windows in sentences

“Its windows never sparked so much as on the days when the sun hardly appeared, so that, if it was gray outside, we were sure it would be beautiful inside the church; one was filled to its very top by a single figure like a king in a game of cards, who lived up there, under an architectural canopy, between heaven and earth (and in whose slanting blue light, on weekdays sometimes, at noon, when there is no service—at one of those rare times when the church, airy, vacant, more human, luxurious, with some sun on its rich furniture, looked almost habitable, like the hall of a medieval-style mansion, of sculpted stone and stained glass—one would see Mm. Sazerat kneel for a moment, setting down on the next prayer stool a packet of petits fours tied with string that she had just picked up from the pastry shop across the street and was going to take back home for lunch); in another, a mountain of pink snow, at whose foot a battle was being fought, seemed to have frosted onto the glass itself, blistering it with its cloudy sleet like a windowpane on which a few snowflakes remained, but snowflakes lit by some aurora (the same, no doubt, that flushed the reredos of the altar with tints so fresh they seemed set there for a moment by a gleam from outside about to vanish, rather than by colors attached forever to stone); and all were so old that here and there one saw their silvery age sparkle with the dust of the centuries and show, shimmering and worn down to the thread, the weft of their soft tapestry of glass. One of them, a tall compartment, was divided into a hundred or so small rectangular panes in which blue predominated, like a great deck of cards resembling those meant to entertain King Charles VI; but either because a beam of sunlight was shining, or because my gaze, as it moved, carried across the glass, snuffed and lit again by turns, a precious moving conflagration, the next moment it had assumed the changing luster of a peacock’s train, then trembled and undulated in a flaming chimerical rain that dripped from the top of the vault, along the damp walls, as if this were the nave of some grotto iridescent with sinuous stalactites into which I was following my parents, who were carrying their prayer books; a moment later the little lozenge-shaped panes had assumed the deep transparency, the infrangible hardness of sapphires which had been juxtaposed on some immense breastplate, but behind which one felt, more beloved than all these riches, a momentary smile of sunlight; it was as recognizable in the soft blue billow with which it bathed the precious stones as on the pavement of the square or the straw of the marketplace; and even on our first Sundays when we had arrived before Easter, it consoled me for the earth still being bare and black, by bringing into bloom, as in a historical springtime dating from the age of Saint Louis’s successors, this dazzling gilded carpet of glass forget-me-nots.”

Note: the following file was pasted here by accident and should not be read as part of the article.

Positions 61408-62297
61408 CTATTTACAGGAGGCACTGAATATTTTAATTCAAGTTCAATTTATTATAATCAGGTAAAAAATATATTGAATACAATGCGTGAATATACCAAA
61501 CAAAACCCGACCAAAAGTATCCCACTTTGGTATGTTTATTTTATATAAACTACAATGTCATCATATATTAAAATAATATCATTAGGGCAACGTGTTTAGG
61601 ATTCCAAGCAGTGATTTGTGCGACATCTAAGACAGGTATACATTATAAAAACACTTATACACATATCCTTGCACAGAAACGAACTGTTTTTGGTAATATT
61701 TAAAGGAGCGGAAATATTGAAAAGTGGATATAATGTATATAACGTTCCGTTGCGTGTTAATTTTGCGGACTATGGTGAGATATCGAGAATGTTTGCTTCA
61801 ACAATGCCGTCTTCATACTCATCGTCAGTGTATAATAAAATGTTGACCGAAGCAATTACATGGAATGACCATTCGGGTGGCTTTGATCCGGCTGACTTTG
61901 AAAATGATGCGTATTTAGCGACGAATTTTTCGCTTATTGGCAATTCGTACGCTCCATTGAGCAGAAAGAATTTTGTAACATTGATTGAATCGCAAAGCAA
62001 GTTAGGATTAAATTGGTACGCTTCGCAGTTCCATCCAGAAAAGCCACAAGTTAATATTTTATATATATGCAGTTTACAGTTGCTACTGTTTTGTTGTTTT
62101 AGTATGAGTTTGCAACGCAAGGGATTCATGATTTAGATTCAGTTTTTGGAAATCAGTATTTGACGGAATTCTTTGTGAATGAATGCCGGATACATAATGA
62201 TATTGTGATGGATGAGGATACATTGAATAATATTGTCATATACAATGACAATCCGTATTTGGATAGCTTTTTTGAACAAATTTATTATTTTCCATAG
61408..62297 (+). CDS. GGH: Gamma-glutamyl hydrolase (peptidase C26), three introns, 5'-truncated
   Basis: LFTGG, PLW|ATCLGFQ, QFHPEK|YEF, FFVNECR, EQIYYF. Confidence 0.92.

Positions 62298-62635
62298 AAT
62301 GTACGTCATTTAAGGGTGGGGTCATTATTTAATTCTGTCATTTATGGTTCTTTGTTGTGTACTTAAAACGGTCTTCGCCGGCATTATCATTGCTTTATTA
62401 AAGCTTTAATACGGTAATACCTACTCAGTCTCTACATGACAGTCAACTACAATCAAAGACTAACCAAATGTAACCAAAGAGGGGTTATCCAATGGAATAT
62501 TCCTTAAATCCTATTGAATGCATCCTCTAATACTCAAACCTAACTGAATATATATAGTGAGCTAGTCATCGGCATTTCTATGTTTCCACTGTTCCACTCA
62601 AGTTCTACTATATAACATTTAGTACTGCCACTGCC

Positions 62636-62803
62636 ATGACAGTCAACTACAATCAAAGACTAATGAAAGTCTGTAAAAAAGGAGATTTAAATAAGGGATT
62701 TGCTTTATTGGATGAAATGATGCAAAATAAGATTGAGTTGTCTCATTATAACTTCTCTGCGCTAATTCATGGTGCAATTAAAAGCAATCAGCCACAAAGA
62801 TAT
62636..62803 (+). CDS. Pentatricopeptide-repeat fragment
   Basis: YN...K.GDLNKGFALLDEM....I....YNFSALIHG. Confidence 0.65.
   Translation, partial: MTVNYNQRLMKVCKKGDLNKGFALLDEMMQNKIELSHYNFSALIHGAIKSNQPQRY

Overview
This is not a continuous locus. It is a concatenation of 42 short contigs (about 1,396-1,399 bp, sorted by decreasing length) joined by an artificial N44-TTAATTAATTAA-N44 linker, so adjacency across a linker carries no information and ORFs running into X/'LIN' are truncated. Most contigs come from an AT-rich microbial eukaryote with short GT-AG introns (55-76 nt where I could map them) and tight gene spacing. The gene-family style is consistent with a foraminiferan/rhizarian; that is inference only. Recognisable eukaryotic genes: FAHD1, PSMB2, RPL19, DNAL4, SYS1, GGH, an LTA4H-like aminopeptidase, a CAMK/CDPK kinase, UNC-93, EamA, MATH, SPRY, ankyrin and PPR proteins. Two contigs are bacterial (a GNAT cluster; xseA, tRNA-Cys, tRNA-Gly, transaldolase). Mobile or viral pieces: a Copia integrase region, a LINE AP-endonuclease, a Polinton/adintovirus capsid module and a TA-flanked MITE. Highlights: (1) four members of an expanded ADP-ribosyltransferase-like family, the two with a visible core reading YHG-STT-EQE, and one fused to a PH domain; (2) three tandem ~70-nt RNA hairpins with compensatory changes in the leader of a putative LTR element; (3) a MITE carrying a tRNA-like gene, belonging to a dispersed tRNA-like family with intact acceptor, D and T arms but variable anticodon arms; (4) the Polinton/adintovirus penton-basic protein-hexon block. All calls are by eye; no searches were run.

Proust, Swann’s Way, translated by Lydia Davis